Race, Incarceration, and American Values
The United States, home to five percent of the world's population, now houses twenty-five percent of the world's prison inmates. Our incarceration rate -- at 714 per 100,000 residents and rising -- is almost forty percent greater than our nearest competitors (the Bahamas, Belarus, and Russia). More pointedly, it is 6.2 times the Canadian rate and 12.3 times the rate in Japan. Economist Glenn Loury argues that this extraordinary mass incarceration is not a response to rising crime rates or a proud success of social policy. Instead, it is the product of a generation-old collective decision to become a more punitive society. He connects this policy to our history of racial oppression, showing that the punitive turn in American politics and culture emerged in the post-civil rights years and has today become the main vehicle for the reproduction of racial hierarchies. Whatever the explanation, Loury argues, the uncontroversial fact is that changes in our criminal justice system since the 1970s have created a nether class of Americans -- vastly disproportionately black and brown -- with severely restricted rights and life chances. Moreover, conservatives and liberals agree that the growth in our prison population has long passed the point of diminishing returns. Stigmatizing and confining of a large segment of our population should be unacceptable to Americans. Loury's call to action makes all of us now responsible for ensuring that the policy changes.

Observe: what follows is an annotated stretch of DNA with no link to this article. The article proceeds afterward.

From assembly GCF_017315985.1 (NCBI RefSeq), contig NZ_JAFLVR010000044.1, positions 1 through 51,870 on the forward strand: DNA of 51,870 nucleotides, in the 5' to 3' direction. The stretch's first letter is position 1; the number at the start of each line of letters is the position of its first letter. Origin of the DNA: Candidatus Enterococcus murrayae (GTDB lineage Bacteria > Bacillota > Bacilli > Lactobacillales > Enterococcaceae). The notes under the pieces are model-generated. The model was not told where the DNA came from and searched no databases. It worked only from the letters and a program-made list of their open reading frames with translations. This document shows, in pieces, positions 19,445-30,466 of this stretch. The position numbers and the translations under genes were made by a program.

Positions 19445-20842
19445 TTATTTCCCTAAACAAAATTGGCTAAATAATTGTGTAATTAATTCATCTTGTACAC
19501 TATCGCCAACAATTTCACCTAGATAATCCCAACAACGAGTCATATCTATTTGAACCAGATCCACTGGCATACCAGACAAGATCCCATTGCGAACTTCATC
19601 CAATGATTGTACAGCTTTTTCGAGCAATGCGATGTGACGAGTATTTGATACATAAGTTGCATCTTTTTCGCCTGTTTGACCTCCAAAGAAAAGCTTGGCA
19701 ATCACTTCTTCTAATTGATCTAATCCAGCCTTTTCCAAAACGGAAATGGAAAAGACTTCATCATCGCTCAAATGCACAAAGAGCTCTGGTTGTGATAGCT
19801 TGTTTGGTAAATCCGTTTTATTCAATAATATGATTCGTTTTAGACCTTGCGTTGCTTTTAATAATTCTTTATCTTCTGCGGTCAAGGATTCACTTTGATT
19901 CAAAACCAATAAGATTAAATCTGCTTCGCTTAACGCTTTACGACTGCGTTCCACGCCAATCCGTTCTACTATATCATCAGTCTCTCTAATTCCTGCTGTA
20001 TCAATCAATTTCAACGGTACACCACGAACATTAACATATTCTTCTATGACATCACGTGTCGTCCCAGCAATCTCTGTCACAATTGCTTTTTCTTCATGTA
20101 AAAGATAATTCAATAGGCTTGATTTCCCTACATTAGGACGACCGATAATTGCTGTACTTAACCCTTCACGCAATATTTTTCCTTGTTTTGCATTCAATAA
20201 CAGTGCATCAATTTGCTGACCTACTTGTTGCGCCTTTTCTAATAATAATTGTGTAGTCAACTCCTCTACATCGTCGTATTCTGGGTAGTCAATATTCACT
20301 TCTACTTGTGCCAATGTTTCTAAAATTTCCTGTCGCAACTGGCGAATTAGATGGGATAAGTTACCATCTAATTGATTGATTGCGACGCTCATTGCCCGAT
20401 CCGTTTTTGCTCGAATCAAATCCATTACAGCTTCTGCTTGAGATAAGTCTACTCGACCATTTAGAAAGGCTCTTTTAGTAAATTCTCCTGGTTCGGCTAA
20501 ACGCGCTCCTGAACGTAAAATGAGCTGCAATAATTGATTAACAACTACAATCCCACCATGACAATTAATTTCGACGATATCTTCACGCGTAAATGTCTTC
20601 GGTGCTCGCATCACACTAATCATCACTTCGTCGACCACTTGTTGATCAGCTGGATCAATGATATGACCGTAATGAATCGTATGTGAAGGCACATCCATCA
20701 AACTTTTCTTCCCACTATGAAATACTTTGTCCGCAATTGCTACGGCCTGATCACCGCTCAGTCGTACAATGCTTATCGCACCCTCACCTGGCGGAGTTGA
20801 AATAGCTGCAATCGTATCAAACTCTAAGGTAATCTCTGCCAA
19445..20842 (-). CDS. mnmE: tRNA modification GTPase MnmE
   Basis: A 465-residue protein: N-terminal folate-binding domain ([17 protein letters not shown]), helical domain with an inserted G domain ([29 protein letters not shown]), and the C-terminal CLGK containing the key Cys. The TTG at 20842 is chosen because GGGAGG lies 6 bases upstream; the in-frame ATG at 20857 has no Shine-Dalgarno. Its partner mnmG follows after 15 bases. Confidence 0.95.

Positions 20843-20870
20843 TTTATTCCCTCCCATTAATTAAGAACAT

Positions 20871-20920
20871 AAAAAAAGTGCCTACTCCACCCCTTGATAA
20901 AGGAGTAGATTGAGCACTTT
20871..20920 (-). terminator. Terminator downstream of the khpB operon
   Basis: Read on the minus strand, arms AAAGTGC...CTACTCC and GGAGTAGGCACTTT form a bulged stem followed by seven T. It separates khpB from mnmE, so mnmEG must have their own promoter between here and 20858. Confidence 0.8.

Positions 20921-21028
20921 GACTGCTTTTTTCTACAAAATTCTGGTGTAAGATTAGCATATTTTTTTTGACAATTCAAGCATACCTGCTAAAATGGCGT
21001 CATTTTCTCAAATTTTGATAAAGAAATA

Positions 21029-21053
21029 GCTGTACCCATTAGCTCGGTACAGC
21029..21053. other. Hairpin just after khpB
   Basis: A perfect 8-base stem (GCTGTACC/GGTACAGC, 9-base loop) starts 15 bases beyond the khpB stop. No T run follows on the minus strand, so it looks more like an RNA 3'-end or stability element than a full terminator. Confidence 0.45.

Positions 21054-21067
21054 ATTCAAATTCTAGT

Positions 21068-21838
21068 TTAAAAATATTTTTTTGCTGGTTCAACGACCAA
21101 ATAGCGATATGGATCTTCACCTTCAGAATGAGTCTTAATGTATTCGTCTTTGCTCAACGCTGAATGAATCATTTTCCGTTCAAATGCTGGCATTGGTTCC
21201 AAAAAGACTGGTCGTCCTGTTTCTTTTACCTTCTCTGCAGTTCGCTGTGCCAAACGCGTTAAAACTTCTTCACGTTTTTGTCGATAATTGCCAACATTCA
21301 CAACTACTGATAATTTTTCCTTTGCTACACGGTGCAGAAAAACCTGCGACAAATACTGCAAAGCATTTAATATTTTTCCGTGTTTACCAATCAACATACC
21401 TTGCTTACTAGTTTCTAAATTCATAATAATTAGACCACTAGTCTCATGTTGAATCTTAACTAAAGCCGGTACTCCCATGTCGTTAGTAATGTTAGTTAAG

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and American Values
Pamela S Karlan
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African African-Americans apartheid argues arrest Black Belt carceral choices citizens civil rights communities completed their sentences Constitution convicted Court crime rates fell criminal justice system dark ghetto disen disenfran disproportionate draconian economic electoral enforcement enfranchisement equal citizenship ethno-racial ex-offenders federal felon disenfranchisement Fifteenth Amendment Florida Fordist ghetto poor high school history of racial human hyperghetto incarceration rate individual Inequality inmates institutions ishment jail Jim Crow Karlan Kenneth Clark Loury lower-class mass incarceration ment metropolis middle-class million moral neighborhoods nether caste nonideal theory nonviolent offenders penal reform percent personal responsibility political prison admissions prison boom prison population probation or parole problem punishment punitive turn question race race issue racial disparity racial history racial injustice racism Rehnquist right to vote sentencing laws shift social policy socioeconomic sociologist strategy super predator theory of justice three-strikes laws tion Tommie Shelby United urban veil of ignorance voting rights Wal-Mart welfare